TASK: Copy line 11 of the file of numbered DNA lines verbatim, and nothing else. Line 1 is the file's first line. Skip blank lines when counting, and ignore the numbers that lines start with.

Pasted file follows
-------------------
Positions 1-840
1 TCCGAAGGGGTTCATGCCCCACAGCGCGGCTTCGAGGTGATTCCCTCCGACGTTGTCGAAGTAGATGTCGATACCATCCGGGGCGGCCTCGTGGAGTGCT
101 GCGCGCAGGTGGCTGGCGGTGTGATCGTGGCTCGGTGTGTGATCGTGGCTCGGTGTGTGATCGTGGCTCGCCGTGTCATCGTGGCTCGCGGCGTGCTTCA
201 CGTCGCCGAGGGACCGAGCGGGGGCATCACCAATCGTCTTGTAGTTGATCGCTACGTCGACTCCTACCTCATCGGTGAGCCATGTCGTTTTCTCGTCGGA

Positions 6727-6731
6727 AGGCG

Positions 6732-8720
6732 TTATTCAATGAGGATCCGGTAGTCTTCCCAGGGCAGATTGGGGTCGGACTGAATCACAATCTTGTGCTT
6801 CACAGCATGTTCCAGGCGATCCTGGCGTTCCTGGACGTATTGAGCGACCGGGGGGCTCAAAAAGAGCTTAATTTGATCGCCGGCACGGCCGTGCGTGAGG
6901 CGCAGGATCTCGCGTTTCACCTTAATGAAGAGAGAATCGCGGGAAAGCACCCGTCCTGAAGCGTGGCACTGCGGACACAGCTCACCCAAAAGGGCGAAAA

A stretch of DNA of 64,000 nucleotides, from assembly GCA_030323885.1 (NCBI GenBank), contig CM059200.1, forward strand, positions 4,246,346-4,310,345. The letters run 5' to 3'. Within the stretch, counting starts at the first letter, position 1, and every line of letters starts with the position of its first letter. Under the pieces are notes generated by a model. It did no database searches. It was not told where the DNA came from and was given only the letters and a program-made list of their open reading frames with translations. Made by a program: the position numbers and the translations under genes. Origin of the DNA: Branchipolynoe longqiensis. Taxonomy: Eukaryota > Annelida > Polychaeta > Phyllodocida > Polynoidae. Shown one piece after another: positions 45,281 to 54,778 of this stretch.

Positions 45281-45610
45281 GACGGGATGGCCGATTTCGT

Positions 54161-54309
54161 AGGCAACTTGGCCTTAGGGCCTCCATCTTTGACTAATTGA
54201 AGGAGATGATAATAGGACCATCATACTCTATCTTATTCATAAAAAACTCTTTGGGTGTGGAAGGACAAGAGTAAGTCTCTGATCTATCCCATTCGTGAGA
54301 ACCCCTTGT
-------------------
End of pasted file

A stretch of DNA of 64,000 nucleotides, from assembly GCA_030323885.1 (NCBI GenBank), contig CM059200.1, forward strand, positions 4,246,346-4,310,345. The letters run 5' to 3'. Within the stretch, counting starts at the first letter, position 1, and every line of letters starts with the position of its first letter. Under the pieces are notes generated by a model. It did no database searches. It was not told where the DNA came from and was given only the letters and a program-made list of their open reading frames with translations. Made by a program: the position numbers and the translations under genes. Origin of the DNA: Branchipolynoe longqiensis. Taxonomy: Eukaryota > Annelida > Polychaeta > Phyllodocida > Polynoidae. Shown one piece after another: positions 45,281 to 54,778 of this stretch.